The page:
EPA Seeks Public Comment on Regulatory Review

April 12th, 2017 by Editor

The Environmental Protection Agency (EPA) submitted a Federal Register notice on Tuesday to solicit public comments on EPA regulations. That includes the controversial Lead: Renovation, Repair and Painting Rule (RRP), which has been deeply unpopular among door and window installers since it went into effect in April 2010.

The lead paint rule is already undergoing a review under Section 610 of the Regulatory Flexibility Act (RFA), which is issued by government agencies to determine “if provisions of a rule that are related to small entities should be continued without change, rescinded, or amended to minimize adverse economic impacts on small entities.” The 610 review for RRP began in June 2016 and is still ongoing.

“We are supporting the restoration of America’s economy through extensive reviews of the misaligned regulatory actions from the past administration,” said EPA administrator Scott Pruitt in a statement. “The previous administration abused the regulatory process to advance an ideological agenda that expanded the reach of the federal government, often dismissing the technological and economic concerns raised by the regulated community and duplicating long-standing regulations by states and localities. Moving forward, EPA will be listening to those directly impacted by regulations, and learning ways we can work together with our state and local partners, to ensure that we can provide clean air, land, and water to Americans.”

Other major regulations that could receive comments from the industry include the Clean Power Plan, which President Trump seeks to de-fund in his 2018 budget proposal, and the Waters of the United States (WOTUS) rule, which Trump has ordered the EPA to review. The National Association of Home Builders (NAHB) opposes both, arguing they would impose costly regulatory burdens on the residential construction industry.

If implemented, the Clean Power Plan could lead to “the adoption of rigorous building energy codes that would harm housing affordability while doing little to reduce carbon dioxide emissions from housing,” said NAHB chair Granger MacDonald, a home builder and developer from Kerrville, Texas, in a statement. In another statement, MacDonald said the WOTUS rule “goes so far as to regulate man-made ditches and isolated ponds on private property.”

EPA’s vast regulatory infrastructure also covers the manufacture of fabricated metals (such as doors and windows) and emission standards for vinyl production facilities. According to the American Architectural Manufacturers Association (AAMA), vinyl windows comprise about 69 percent of prime windows in the U.S.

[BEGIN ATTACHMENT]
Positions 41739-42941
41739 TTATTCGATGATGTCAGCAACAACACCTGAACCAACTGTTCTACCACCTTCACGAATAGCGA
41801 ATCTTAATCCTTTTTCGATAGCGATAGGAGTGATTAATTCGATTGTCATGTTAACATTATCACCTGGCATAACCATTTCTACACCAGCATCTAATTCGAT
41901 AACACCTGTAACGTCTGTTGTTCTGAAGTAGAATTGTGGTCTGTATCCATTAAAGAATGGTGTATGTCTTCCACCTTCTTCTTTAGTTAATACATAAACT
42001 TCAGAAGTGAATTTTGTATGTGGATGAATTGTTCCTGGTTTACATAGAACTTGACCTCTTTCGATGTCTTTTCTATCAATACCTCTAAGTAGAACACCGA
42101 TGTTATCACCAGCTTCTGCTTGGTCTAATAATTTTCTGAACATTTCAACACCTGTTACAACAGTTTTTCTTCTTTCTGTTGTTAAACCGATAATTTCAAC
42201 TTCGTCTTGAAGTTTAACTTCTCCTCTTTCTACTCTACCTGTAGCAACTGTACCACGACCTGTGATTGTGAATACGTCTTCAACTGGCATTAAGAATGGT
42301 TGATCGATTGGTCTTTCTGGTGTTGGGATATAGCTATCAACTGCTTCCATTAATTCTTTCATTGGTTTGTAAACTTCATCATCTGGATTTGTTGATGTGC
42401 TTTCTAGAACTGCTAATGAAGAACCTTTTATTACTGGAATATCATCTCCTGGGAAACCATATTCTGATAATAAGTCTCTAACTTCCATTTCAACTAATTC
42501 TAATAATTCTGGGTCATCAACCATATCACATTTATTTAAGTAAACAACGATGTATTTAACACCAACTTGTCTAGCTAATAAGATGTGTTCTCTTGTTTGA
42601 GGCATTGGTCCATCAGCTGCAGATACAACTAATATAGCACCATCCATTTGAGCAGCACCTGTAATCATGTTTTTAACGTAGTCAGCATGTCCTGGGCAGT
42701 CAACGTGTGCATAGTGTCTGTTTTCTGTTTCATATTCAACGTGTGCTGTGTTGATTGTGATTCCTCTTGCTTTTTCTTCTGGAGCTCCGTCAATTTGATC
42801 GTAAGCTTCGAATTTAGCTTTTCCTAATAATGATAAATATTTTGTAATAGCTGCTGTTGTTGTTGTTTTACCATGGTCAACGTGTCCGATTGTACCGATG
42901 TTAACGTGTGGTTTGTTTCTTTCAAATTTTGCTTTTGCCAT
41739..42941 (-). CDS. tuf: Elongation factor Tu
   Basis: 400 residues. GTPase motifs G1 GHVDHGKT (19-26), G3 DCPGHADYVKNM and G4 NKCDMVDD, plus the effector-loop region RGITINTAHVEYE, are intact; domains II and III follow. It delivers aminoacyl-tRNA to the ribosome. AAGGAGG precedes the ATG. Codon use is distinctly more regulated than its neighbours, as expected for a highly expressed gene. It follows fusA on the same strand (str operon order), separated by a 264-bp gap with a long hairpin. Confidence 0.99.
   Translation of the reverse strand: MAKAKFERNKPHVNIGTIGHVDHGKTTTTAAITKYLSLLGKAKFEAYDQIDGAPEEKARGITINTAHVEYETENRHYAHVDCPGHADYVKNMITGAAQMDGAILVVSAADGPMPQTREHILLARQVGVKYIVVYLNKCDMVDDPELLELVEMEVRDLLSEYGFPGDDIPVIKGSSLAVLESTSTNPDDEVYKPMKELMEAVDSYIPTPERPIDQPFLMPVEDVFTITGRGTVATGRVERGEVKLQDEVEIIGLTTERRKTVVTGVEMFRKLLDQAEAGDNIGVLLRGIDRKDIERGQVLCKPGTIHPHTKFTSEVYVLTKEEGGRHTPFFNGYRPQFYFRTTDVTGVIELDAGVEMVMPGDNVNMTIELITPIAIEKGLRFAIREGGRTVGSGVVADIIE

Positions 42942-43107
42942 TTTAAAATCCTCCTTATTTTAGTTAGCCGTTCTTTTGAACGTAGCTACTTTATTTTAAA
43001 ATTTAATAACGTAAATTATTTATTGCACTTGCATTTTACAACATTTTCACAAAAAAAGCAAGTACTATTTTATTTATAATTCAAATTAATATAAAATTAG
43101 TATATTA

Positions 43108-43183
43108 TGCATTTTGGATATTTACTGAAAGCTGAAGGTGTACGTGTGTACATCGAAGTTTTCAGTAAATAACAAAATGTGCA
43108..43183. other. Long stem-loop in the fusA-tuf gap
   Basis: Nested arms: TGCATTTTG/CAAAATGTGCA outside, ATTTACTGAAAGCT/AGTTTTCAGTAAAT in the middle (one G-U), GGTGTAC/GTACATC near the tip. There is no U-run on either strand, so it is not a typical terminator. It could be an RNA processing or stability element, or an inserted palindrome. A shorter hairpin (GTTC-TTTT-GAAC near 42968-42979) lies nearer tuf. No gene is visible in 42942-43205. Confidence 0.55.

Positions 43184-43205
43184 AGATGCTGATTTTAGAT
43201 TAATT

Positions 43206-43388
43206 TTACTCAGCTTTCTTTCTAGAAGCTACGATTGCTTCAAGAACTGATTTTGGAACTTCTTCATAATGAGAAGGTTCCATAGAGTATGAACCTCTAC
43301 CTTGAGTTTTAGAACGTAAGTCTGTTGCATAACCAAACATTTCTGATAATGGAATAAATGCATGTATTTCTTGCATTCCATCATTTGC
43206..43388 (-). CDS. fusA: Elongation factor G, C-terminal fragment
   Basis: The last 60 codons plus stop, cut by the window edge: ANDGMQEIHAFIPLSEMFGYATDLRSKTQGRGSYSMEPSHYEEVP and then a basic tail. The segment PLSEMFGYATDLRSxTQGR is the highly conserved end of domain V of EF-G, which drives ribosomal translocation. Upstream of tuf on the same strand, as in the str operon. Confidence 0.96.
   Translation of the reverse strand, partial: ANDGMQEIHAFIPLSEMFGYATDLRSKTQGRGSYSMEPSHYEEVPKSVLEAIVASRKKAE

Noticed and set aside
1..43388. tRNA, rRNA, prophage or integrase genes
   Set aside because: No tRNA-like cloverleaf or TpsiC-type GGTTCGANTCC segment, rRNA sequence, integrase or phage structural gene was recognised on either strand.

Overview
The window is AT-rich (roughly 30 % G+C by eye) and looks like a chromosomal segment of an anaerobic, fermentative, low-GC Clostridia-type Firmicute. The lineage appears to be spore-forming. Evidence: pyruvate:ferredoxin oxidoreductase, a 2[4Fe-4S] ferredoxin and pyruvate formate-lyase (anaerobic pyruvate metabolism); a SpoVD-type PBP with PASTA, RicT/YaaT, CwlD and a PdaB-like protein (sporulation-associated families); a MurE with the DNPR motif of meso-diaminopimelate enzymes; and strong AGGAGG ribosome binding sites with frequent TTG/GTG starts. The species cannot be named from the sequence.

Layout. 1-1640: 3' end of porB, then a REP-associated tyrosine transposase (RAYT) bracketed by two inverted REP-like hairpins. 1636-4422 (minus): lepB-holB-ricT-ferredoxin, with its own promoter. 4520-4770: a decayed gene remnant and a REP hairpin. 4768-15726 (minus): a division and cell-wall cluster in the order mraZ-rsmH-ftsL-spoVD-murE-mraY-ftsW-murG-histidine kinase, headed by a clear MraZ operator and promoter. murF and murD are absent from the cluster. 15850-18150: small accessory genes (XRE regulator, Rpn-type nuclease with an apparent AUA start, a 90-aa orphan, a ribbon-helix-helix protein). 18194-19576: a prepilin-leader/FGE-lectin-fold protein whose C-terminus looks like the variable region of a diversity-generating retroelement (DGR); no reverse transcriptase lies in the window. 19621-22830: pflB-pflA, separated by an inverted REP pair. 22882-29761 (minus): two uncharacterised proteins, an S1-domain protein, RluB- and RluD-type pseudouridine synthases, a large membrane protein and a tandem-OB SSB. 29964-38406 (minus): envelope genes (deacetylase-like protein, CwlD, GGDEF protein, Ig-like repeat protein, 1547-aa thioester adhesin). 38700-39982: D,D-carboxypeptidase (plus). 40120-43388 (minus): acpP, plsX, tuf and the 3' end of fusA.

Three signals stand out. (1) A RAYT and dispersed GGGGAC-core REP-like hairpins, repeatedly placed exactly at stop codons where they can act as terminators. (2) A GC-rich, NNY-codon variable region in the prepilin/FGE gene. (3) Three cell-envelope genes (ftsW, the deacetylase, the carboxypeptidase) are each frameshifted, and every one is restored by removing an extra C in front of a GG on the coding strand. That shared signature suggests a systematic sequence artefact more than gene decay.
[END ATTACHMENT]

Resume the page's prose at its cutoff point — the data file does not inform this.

All EPA program offices will be collecting public comments specific to their issues. That includes the Office of Administration and Resources Management (OARM), which administers several programs related to energy efficiency in buildings. EPA’s Regulatory Reform Task Force is working with program offices to gather their recommendations for specific rules that should be considered for repeal, replacement or modification. EPA regional offices, program offices and other officials will report back by May 15, 2017.

It’s unclear if the Energy Star program is soliciting public comment. It’s a voluntary partnership program, not a regulation. However, it’s supervised by the Office of Atmospheric Programs, which is one of the EPA offices seeking public comment. Trump’s 2018 budget plan seeks to “closeout or transfer” the popular Energy Star program, which works with industries to rate the energy efficiency of thousands of products, including doors, windows and skylights.

EPA has launched a new webpage with information related to the agency’s regulatory reform efforts. It will include a list of upcoming meetings.

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3 comments
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  1. Put opt out BACK in RRP

    Or better yet, just eliminate the Total EPA office.

  2. Any time you are dealing with Public Health the government is required to enforce the rules for Public Health.
    If the government opps out of It’s responsibly then our Health will revert to a 3rd World
    existence.
    If the USA wants to have a World economy then the USA needs the best Health in the World

  3. For 7 years (since 2010) we’ve been hustling wildly to keep out of trouble with the EPA and the KS (KDHE) regulations on RRP, and have been fined, anyway. We jump through all the firey hoops and try to maintain what they want us to, and yet they still find a way to fund their program, keep their job of auditing intact, even when we do exactly what they ask. We have all our subs go through training, and certification, and levels and levels of firm and individual certification, and can’t give jobs to great contractors who don’t have these documents. Also handing someone the pre-reno form for small jobs just throws up red lights and they get so nervous over probably nothing, and we’ve also shelled out thousands for approved pretesting by special machinery that comes at a cost mandated by the companies who own this machinery and have the special training. We are NOT protecting our kids from lead poisoning this way, we are essentially running small contracting businesses OUT OF BUSINESS and this really needs to be reevaluated, or dumped all together.

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